If you've got the ingredients and containers, you can still make one, or two... or ALL of these! I paid attention, and got some awesome gifts for the (almost adult) kids, but we “grown ups” decided to keep it simple this year. Surprise, surprise... I made a few things wink I like to have a theme, and since I've seen so many different recipes almost everywhere this season, I am fudging it. Yes, I've made a collection of what could arbitrarily be called “gourmet” fudge. A variety of fudges? It's not just your Grandma's chocolate fudge anymore... Remember that Pecan Pie Cheesecake version? Yep, some of that is going into the packages. And a couple years ago I shared that Chocolate Chip Cookie Dough delight – that was a joy to create again! Honestly, this is the only one that requires any serious effort or any skill at all. All the others use sweetened condensed milk (Dulce de leche {ahem}) or marshmallows, marshmallow creme and/or white chocolate, which isn't chocolate at all... I HAD to make a peanut butter version, cause, well, that's my favorite classic!
Now here's where it got interesting! How about Mint Chocolate Chip?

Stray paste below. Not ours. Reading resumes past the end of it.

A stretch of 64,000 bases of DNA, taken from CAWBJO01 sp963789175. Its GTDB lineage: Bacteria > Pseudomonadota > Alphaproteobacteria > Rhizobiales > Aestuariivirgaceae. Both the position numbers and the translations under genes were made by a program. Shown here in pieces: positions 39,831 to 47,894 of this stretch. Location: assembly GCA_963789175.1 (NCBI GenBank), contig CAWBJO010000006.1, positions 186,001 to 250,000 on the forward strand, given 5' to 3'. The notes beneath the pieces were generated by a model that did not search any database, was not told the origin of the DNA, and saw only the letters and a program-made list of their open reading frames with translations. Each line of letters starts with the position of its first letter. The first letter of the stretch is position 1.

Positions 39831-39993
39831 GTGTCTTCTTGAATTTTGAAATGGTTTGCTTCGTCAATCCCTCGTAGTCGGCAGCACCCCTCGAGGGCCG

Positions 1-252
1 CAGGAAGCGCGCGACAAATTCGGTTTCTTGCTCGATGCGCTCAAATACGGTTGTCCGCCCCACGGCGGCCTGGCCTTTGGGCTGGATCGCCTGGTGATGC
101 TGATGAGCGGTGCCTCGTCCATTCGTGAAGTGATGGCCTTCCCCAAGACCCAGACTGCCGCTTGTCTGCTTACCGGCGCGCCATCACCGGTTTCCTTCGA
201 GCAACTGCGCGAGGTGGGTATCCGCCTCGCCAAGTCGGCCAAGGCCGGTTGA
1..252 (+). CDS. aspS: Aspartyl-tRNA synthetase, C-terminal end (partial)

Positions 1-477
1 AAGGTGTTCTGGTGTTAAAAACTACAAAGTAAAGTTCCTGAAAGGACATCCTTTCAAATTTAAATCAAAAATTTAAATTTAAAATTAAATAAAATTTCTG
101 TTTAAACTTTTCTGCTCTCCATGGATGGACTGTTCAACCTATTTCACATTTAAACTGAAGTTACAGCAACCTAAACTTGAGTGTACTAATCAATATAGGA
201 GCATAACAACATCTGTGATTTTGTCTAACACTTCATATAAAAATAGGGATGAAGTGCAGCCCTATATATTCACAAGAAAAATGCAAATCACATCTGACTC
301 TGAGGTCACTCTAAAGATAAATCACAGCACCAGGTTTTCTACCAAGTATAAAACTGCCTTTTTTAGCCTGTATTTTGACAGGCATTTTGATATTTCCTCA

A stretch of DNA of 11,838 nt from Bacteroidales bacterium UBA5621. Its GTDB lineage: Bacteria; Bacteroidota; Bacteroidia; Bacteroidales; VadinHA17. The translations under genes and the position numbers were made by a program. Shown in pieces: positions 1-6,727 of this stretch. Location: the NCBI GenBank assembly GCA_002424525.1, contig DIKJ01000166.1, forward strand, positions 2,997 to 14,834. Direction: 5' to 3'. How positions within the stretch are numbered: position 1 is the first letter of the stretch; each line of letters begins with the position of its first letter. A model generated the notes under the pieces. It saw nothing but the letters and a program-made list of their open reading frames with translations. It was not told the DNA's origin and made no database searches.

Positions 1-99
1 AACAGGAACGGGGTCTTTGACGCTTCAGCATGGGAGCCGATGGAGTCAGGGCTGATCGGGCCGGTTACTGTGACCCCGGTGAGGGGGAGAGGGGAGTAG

If 'cookie dough' was great, why not Cake Batterquestion? Looks fun, doesn't it?
To create an even more indulgent indulgence (tee hee), I even stumbled upon a recipe for Jack Daniel's fudge... Let me tell you – smooth southern whiskey and dark chocolate, well... It's kind of a divine pairing.
I was SO tempted to add some pecans to that one, but it was so indescribably creamy, that I couldn't risk it. There's one more underway, so I can't share my results yet, but here's a copy of their pic
I'll have each type sealed, with a few varieties per box, but here is my imagining of the ultimate serving platter – that is, IF you find yourself able to share cheesey
Actually, this platter is for my workplace's buffet tomorrow - I've opted to omit the boozy variety, tho I'm bringing a sample for a buddy to take home wink

Posted by Linda :
Friday 19 December 2014 - 21:35:23
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Peanut Butter, Chocolate and Cream Cheese COOKIES! OH MY!!!
Prep time for these is literally about 5 minutes – and I made TWO batches!! Now, that is your actual effort – for best results, you've GOT TO let these chill overnight. But, OH Baby – these are good! I've seen a few versions of Crescent Roll based cookies, so I decided to go with the “wiki” to try myself, and to share with you. First, you whip some room temp cream cheese with sugar and vanilla, and then you spread it on an opened “tube” of crescent rolls. Pinch the seams together first, of course. I mixed my choice of dark chocolate and peanut butter chips, and then sprinkled, well, sort of evenly...
Now, here's the odd part – as you roll this up, narrow end to narrow end, the entire roll grows! Looking at that pic, you've got maybe a 6” x 12” base – yet what I ended up with was a bout a 13” log, approximately 2” in diameter. As I said, I made two batches – so once I rolled each, I wrapped them in plastic wrap, and gently “smooshed” them into an even log – and then chilled overnight (one will be frozen for future use).